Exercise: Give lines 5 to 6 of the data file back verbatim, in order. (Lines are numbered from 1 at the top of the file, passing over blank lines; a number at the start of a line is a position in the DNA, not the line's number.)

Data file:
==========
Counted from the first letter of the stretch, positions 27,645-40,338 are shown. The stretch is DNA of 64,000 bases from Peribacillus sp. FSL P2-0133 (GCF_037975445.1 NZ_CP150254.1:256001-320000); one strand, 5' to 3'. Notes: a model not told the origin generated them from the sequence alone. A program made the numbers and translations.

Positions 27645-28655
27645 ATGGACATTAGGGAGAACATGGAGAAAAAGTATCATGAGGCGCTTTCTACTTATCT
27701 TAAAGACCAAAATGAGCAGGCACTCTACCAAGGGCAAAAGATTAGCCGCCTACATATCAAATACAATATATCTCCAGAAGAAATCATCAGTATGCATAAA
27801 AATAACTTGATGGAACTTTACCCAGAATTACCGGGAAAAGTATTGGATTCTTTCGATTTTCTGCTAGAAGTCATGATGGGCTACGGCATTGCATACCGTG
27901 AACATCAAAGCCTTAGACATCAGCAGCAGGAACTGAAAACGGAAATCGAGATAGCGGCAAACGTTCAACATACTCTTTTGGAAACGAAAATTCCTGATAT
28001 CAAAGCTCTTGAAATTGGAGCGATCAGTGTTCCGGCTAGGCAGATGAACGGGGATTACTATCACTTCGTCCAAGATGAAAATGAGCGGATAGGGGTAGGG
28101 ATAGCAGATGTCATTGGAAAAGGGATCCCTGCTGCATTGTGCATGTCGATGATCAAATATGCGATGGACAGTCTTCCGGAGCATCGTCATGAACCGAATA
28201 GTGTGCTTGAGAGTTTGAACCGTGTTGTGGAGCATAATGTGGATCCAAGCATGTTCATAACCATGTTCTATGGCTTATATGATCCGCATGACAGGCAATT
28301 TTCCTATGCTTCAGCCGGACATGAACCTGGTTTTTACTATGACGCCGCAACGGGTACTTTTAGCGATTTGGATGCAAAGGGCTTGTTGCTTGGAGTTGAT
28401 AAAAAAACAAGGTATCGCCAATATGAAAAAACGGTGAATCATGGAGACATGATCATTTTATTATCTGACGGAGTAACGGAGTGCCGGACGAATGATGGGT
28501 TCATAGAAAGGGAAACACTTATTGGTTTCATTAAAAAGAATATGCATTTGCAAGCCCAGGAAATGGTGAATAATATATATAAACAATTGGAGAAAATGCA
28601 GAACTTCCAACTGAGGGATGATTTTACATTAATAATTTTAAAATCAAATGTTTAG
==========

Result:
27801 AATAACTTGATGGAACTTTACCCAGAATTACCGGGAAAAGTATTGGATTCTTTCGATTTTCTGCTAGAAGTCATGATGGGCTACGGCATTGCATACCGTG
27901 AACATCAAAGCCTTAGACATCAGCAGCAGGAACTGAAAACGGAAATCGAGATAGCGGCAAACGTTCAACATACTCTTTTGGAAACGAAAATTCCTGATAT